, the official journal of the American Society of Addiction Medicine. The journal is published by Lippincott Williams & Wilkins, a part of Wolters Kluwer Health. Based on the available evidence, "Bystanders (mostly opioid users) can and will use naloxone to reverse opioid overdoses when properly trained, and...this training can be done successfully through OOPPs," write Dr. Christine M. Wilder and colleagues of University of Cincinnati School of Medicine. But higher-quality research is needed to determine whether OOPPs can meet the goal of reducing deaths from opioid overdose.
Initial Results from OOPPs—Are They Working?
There is growing interest in OOPPs to fight the rising number of deaths from overdose of opioids, including heroin and prescription painkillers. In these programs, kits containing naloxone—the generic name for Narcan, a drug that can rapidly reverse the effects of opioids—are distributed directly to patients at risk for overdose. Naloxone kits and training are often delivered in conjunction with needle exchange programs.
Dr. Wilder and colleagues identified and analyzed the results of 19 published studies evaluating OOPPs. The training programs included recognition, prevention, and risk factors for overdose; and how to respond to an overdose, including naloxone administration. Naloxone was usually given by injection, but sometimes by nasal administration.
Fourteen studies provided follow-up data on more than 9,000 OOPP participants. Nearly half of patients participating in OOPP programs had experienced an overdose during their lifetime, and about 80 percent had witnessed an overdose.
Eighteen studies provided data on nearly 1,950 naloxone administrations. When naloxone was given in response to an overdose, the person giving it was usually also an opioid user.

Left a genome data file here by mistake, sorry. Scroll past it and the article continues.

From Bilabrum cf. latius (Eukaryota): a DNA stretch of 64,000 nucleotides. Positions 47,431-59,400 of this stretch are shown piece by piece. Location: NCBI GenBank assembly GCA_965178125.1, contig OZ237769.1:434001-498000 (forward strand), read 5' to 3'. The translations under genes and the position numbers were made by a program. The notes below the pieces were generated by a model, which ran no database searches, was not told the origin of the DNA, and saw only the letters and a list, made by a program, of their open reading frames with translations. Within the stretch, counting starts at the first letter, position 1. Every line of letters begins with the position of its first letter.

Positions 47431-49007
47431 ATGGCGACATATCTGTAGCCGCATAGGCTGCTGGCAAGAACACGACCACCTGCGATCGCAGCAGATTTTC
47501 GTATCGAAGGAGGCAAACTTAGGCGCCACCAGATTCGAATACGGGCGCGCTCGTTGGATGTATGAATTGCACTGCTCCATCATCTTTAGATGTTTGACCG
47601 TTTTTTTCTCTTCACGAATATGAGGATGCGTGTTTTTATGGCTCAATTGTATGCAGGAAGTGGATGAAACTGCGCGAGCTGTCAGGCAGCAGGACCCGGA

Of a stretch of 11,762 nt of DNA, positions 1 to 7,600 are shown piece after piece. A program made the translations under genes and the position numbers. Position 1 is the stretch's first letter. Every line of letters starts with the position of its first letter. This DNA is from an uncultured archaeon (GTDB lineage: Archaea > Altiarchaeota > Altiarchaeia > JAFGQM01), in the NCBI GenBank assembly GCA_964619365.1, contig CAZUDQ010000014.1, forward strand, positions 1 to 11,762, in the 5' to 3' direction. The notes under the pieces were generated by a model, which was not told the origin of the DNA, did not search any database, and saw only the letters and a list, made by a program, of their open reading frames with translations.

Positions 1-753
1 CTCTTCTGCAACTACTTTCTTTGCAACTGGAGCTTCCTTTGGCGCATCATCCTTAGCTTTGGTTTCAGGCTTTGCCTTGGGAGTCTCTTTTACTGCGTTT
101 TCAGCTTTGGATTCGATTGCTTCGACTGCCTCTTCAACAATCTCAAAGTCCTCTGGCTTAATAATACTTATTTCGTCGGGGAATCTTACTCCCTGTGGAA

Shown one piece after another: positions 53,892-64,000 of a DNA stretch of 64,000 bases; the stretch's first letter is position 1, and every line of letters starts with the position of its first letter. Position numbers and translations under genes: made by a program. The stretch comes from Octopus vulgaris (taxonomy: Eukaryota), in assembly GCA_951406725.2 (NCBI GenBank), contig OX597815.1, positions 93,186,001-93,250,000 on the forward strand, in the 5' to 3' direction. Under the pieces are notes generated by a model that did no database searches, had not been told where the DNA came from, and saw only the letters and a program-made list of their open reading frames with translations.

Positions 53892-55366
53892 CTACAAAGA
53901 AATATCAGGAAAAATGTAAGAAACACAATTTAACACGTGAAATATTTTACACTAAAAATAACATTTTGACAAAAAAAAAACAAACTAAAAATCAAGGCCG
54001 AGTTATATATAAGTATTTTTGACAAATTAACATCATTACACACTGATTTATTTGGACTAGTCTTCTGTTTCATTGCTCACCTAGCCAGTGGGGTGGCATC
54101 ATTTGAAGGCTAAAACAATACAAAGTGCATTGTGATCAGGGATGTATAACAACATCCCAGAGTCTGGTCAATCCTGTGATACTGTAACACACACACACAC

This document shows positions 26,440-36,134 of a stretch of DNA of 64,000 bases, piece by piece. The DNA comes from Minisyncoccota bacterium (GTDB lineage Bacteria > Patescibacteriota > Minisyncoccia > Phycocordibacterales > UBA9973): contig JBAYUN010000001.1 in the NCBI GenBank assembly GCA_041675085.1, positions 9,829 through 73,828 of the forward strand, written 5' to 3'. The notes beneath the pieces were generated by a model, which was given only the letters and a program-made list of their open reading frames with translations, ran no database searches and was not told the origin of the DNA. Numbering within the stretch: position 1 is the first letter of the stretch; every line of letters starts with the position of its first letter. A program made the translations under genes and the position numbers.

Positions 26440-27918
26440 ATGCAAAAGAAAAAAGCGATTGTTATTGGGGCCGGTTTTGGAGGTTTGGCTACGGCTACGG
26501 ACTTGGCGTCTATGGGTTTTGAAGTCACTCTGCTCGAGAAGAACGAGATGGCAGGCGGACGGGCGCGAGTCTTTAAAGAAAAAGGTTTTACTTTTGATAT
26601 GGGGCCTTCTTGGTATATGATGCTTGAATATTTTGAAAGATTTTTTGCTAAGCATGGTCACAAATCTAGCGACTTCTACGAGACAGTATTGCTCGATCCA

Eleven studies reported 100 percent survival; the rest reported survival rates of 83 to 96 percent. Two studies provided data suggesting that OOPPs were associated with community-wide reductions in opioid overdose deaths. The studies also provided information on 12 unsuccessful administrations, in which naloxone did not reverse the overdose for various reasons.
Need for More Research on OOPP Implementation and Effectiveness
Studies suggested that OOPP training increased bystanders' knowledge of overdose prevention and risk factors. Training also increased the use of appropriate overdose strategies—although many bystanders continued to use inappropriate strategies as well. Training didn't seem to increase bystanders' willingness to call EMS.
Many communities have established or are interested in establishing OOPPs to help stem the rising tide of deaths from opioid overdose. However, there are continued questions about the implementation and effectiveness of these programs. So far, research studies on OOPPs have been limited in number and quality.
An accompanying article discusses the experience of establishing an OOPP at one substance use disorders treatment center. The experience highlights some of the challenges to introducing this new approach—for example, getting "buy-in" from addiction center professionals and staff.
"OOPP participation is associated with overdose reversals, increased knowledge and ability to respond appropriately in an overdose situation, and the ability of non-medical bystanders to safely administer naloxone," Wilder and coauthors conclude. While naloxone is clearly life-saving in individual cases, more research will be needed to establish whether providing opioid users with overdose training and naloxone kits is an effective way to reduce the number of overdose deaths in the community. The authors emphasize the need for "well-designed studies" to assess the true impact on overdose deaths, how best to integrate OOPPs into current practice, and the benefits of OOPPs at the population level.